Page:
Colon health is part of total health, approached through diet, stress reduction and exercise. High energy, sound elimination, and a peaceful mind are its hallmarks. With these tools in hand, I feel more than confident in avoiding wheat germ in favor of raw vegetables, fruits, nuts, and ground flaxseed, as part of the BTD whole. I hope you still do, as well!
Would you please tell me if cremini mushrooms are ok to eat for type O and type B? Crimini mushrooms look just like the white button mushrooms but are light tan to medium brown in color. Should they be considered to have the same blood reaction as the domestic white button? or the portobello? Carol
Cremini (or "cremini" or "Italian Brown") mushrooms are baby portobellos. Like the full-grown version, they are neutral for all types. :-)
Recipe Help has Arrived... Urban Skeeter Legend... Results on Nonnies, O and AB .... and a leetle warning on egg powder....March 11th, 2000 , by admin
This is for those who wanted info. on spelt. I (B+,secr.unkn.) use white spelt measure for measure in ALL my baking, and I like whole spelt especially in bisquits. For those who can eat oatmea, I have found that oat flour works wonderful in cookies and bars. My mother(O+,sec. unkn.) used spelt in her bread machine, but I know she had to adjust the measurements a littl, trial and error. I don't have a machine, so I won't speculate. Thanks, Heidi, for all your efforts!! I hope this helps a little. Ginger
In response to the requests in today's column for bread and muffin recipes, I recommend the book "The Complete Guide to Wheat-Free Cooking" by Phyllis Potts (ISBN 1-885223-77-3). No pineapple spelt muffin recipes but plenty of others that could be used and just mix in a bit of pineapple. She has a special section with bread machine recipes including two 100% spelt bread recipes and one 100% kamut recipe. One spelt recipe specifically says it makes a 1-1/2 pound loaf; the other one doesn't say but has less flour in it so I'm guessing it makes a 1 pound loaf. Perhaps someone familiar with using bread machines could adapt the recipes for the larger machine. The author notes that to make wheat-free breads in the Zojirushi-type bread machines(where the liquid ingredients are added first) it is important to mix the ingredients in a bowl first, and then spoon the dough into the machine. Here is the recipe that makes a 1-1/2 pound loaf: 1-1/2 T. honey, 1-1/2 T. canola oil, 1 cup plus 2 T. water, 1 T. yeast, 3 cups spelt flour, 1 tsp. salt. Combine honey, oil, and water. Add yeast, flour, and salt to the honey mixture. Put into the bread canister. (Be sure kneader is in canister.) Set machine to basic bread setting and push the start button. Hope this helps those bakers out there. Thanks again, Heidi, for your wonderful column. Deborah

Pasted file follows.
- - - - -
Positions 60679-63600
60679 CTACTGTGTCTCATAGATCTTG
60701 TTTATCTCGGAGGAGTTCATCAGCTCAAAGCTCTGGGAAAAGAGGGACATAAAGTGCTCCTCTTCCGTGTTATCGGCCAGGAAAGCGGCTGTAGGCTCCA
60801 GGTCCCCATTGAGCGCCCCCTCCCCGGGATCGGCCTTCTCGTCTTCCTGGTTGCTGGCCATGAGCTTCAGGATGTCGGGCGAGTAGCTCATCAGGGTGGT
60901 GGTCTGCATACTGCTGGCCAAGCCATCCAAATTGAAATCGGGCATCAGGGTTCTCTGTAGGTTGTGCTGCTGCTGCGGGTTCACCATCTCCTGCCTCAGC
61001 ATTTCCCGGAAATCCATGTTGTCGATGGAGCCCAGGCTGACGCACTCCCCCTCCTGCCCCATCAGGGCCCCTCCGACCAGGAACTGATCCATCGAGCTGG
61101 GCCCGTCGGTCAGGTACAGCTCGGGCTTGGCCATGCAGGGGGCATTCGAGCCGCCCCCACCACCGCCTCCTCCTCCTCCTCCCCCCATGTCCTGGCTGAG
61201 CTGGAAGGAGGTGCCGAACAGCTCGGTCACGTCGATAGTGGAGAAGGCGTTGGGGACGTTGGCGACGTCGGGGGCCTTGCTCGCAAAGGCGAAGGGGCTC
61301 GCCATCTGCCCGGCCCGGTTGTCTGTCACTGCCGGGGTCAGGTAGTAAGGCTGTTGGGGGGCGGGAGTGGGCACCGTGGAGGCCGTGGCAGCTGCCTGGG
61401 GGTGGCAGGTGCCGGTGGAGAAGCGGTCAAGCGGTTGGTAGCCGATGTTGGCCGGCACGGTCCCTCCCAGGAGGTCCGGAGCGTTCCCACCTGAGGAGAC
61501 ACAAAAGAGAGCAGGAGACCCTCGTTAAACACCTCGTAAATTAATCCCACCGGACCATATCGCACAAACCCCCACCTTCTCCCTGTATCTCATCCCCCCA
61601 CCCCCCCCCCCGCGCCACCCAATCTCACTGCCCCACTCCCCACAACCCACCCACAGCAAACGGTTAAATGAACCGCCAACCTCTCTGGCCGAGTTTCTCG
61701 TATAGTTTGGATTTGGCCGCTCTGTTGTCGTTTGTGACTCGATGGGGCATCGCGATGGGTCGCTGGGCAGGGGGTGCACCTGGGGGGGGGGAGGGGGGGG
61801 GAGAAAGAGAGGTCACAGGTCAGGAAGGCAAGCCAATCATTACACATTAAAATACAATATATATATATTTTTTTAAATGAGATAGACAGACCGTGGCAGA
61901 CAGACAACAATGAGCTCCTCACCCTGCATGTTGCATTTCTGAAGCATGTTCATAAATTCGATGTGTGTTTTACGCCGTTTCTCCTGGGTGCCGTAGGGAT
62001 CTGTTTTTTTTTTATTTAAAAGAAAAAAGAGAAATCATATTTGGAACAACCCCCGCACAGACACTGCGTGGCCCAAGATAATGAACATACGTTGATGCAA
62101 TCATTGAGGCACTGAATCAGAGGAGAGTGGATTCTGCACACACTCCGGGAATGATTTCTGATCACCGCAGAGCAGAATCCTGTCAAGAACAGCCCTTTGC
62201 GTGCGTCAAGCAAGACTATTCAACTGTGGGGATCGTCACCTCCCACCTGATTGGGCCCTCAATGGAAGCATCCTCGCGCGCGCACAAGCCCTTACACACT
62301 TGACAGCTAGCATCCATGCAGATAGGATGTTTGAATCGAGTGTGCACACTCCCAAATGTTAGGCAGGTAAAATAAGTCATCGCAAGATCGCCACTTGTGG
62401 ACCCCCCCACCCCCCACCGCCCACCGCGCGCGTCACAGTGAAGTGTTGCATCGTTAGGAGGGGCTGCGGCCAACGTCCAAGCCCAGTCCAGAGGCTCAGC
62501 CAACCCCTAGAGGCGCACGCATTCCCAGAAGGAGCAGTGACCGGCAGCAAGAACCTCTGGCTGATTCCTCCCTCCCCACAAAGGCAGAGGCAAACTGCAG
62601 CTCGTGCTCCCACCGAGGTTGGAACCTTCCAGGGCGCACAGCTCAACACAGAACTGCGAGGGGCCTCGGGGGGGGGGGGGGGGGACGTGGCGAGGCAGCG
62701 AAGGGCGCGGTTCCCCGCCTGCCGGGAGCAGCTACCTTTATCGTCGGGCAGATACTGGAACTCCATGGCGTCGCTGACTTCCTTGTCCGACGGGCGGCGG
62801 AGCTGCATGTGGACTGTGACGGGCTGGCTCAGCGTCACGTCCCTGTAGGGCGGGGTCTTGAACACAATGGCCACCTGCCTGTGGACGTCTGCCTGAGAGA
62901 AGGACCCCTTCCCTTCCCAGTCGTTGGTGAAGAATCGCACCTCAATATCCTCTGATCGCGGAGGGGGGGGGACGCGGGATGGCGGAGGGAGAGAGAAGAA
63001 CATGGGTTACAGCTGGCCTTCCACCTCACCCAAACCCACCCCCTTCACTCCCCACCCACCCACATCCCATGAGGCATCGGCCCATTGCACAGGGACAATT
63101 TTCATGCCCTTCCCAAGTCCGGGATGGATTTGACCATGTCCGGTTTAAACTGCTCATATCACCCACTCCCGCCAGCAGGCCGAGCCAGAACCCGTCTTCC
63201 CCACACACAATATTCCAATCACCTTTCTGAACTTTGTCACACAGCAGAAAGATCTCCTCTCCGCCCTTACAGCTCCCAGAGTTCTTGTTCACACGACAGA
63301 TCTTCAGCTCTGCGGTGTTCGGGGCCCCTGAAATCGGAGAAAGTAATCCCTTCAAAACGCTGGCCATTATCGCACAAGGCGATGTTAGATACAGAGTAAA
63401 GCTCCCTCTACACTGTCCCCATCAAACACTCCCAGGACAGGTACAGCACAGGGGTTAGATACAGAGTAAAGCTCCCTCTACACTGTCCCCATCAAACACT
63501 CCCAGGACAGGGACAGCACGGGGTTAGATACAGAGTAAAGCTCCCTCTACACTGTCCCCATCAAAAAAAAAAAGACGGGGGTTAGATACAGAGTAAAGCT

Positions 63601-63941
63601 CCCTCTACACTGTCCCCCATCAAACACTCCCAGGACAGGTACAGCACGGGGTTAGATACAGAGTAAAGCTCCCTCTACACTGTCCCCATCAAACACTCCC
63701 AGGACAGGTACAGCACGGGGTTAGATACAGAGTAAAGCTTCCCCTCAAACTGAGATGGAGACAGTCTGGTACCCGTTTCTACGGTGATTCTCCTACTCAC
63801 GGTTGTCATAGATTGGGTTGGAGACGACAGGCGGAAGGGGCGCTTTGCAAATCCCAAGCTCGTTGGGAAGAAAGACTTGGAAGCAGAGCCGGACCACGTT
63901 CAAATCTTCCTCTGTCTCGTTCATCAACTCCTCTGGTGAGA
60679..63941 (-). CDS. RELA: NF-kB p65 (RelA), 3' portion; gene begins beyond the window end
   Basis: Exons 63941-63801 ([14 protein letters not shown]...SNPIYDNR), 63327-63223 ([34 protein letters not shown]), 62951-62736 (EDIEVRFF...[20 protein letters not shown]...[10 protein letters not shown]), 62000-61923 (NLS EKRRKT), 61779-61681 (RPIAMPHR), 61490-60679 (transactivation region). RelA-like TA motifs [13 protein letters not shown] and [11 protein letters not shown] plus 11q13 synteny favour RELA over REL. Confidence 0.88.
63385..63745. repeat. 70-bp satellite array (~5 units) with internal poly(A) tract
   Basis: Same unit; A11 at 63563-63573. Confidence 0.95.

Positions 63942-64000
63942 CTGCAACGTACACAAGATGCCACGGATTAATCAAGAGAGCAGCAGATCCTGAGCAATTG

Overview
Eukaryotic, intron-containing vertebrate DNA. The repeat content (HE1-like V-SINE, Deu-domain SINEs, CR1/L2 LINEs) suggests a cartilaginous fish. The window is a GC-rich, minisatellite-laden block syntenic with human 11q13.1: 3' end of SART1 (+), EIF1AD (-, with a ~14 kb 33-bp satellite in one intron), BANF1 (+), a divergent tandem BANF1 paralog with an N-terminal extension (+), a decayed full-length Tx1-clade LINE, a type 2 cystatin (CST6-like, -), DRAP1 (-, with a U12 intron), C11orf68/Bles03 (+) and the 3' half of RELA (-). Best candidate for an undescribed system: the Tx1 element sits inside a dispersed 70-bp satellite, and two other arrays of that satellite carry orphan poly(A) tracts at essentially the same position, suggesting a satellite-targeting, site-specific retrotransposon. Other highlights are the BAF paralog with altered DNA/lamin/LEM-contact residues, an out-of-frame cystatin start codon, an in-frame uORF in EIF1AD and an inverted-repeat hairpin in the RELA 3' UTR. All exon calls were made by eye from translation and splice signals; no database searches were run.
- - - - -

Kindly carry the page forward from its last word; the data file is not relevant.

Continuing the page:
Hi Heidi, Did someone call for recipes? My favorite subject. This is for Lou - pineapple muffins and for Shay - spelt and rye bread.
The pineapple-pecan muffins comes from one of my favorite coookbooks - THE ALLERGY SELF-HELP COOKBOOK. Lots of NO wheat, corn, milk and sugar recipes. This recipe uses amaranth which is beneficial for AB but you can substitute spelt. I often substitute spelt one for one for wheatarians. Makes 12.
1 3/4 cups sifted amaranth flour (instead of sifting, I just pour into measuring cup without packing down ]
1/4 cup sifted arrowroot
2 1/2 tsp. baking soda
2 tbsp. lemon juice
1/2 cup chopped pecans
1/4 cup ground pecans
8 oz. unsweetened crushed pineapple, packed in juice
1/4 cup oil
1/4 cup honey (being a nonnie all that pineapple and juice is more than enough for me but if you want I would use molasses which is beneficial for AB - gives the muffins a nice color too)
1 egg (optional)
1 tsp. pure vanilla extract (Frontier Brand has one with no corn syrup or alcohol)
Sift flour, arrowroot, and baking soda into a large bowl. Stir in the chopped and ground pecans. Place the pineapple in a strainer set over a bowl. Press lightly wiht the back of a spoon to extract excess juice. Ste the pineapple aside. Measure the juice; add enough water to equal 2/3 cup. Whisk the pineapple juice, oil, honey, egg and vanilla together in a small bowl. Pour into the flour bowl. Mix with a few swift strokes. Do not overmix. Gently fold in the pineapple. Divide batter among 12 muffin cups. Bake at 375 for 18-20 mintues, or until center of muffin feels firm.